The History of Psychology


Your course

This course is designed to give you some insight into the historical context surrounding famous events in the history of psychology. We will review the progression of psychological thought and inquiry, examine major theories, methods, and assumptions, and study the individual contributors that helped shape the emergence of the field of psychology and its changes over time.

Why the history of psychology?

A history of psychology reflects the philosophical and cultural shifts that have shaped the field; it is also reflects how we view ourselves. Therefore, a history of psychology goes well beyond an account of who devised what and when. It is a history of humanity.

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Why we should begin with the first philosophers

Why look at the beginning of psychology with Greek thinkers and not, as one would expect, with German physician Wilhelm Wundt who founded the first psychology laboratory in 1879? Because 2,500 years ago Greek philosophers asked some of the most important questions about human beings and their relationship to the world. The issues they explored continue to challenge and inform us. What is the world made of? Is reality stable and permanent or is it always changing? Is sensation a reliable guide? Is knowledge innate? What is happiness? Their profound interest in human behavior gave the field its fundamental ideas long before Wundt and his successors did.

The Greek legacy

Greek philosophers attempted to get clear about reality, meaning, and morality, questions that did not belong to the other arts and sciences.

They gave us three basic categories of philosophy:

1. Metaphysics, the part of philosophy that asks questions such as “What is the world made of?" and "What is the ultimate substance of all reality?”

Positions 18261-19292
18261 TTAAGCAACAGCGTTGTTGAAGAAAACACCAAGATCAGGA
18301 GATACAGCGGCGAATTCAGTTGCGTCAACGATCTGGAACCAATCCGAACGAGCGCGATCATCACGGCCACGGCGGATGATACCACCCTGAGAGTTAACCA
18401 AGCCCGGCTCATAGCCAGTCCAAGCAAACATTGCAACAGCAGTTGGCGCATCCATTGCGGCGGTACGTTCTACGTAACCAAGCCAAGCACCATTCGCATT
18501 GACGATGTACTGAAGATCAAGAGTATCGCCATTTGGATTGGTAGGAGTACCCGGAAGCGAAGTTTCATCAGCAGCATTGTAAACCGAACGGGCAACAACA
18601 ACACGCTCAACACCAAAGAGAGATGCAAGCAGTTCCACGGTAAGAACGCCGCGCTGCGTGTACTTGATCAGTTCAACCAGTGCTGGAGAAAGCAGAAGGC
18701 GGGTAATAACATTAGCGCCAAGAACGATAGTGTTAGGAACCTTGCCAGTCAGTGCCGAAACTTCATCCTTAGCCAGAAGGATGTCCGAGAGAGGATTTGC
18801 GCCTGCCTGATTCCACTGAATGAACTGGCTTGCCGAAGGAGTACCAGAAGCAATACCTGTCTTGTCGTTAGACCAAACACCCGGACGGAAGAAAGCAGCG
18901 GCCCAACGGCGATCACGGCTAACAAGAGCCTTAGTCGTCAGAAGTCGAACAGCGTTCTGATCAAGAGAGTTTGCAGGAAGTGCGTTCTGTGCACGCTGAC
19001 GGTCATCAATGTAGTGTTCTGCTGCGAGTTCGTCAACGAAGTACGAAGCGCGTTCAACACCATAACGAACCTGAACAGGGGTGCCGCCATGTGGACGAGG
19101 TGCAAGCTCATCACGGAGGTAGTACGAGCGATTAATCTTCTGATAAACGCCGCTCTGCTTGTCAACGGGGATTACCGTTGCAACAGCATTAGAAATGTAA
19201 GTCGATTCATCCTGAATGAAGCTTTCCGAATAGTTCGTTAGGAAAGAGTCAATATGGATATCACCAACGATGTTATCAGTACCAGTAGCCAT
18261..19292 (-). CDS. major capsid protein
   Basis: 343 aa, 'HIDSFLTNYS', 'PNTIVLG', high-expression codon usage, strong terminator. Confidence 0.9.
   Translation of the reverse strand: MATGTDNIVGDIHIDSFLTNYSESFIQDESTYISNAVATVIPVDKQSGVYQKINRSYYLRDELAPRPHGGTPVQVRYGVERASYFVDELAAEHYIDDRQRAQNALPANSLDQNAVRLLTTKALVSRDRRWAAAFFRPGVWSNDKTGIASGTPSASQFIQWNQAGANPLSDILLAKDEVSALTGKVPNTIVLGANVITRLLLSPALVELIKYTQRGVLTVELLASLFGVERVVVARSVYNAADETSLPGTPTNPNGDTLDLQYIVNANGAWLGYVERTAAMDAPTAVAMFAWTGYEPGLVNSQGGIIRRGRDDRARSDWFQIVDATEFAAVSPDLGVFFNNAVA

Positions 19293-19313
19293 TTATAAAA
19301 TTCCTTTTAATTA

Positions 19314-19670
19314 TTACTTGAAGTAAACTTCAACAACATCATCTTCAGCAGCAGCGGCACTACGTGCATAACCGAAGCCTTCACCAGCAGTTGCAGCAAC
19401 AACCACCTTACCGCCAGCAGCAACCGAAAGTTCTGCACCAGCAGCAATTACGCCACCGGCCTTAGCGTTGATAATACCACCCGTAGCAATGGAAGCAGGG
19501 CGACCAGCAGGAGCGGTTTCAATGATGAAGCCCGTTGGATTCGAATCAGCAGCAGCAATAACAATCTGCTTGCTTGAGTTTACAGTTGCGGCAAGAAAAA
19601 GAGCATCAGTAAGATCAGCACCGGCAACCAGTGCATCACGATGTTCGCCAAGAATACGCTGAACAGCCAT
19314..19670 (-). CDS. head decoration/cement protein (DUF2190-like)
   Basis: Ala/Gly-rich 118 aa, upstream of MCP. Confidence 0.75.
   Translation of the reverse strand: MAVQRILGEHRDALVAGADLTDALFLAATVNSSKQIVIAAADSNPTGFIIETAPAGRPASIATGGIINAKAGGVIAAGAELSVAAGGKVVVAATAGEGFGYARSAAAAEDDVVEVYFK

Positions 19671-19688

Greek philosophers were the first to suggest that a true reality lies beneath the apparent reality of the world around us. Materialists claimed that this true reality is made up of matter and energy (it is more physical), whereas idealists believed that reality lies in ideas and ideals (it is something more mental).

2. Epistemology, the philosophy of knowledge that asks, "how do we know what is true or false, what is real or not?" "Can we know anything for certain, or is it ultimately hopeless?"

Philosophers outlined two opposing approaches to the problem of knowledge:

Empiricism, which claimed that all knowledge comes through the senses;

rationalism, which believed that knowledge is a matter of reason, thought.

3. Ethics, the philosophical understanding of good and bad, right and wrong, asked, "What does it mean to be a good person?" "What is the best kind of life for a human being to lead?" In turn, these fundamental questions led thinkers to examine "What is it to know something, rather than just have an opinion?" "How do we learn?" "What kind of society would be best for us all?"

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As you are introduced to how fundamental concerns were motivated for ancient thinkers, consider the question of which of these problems remain alive in the contemporary world.

Enjoy the readings and enjoy the week!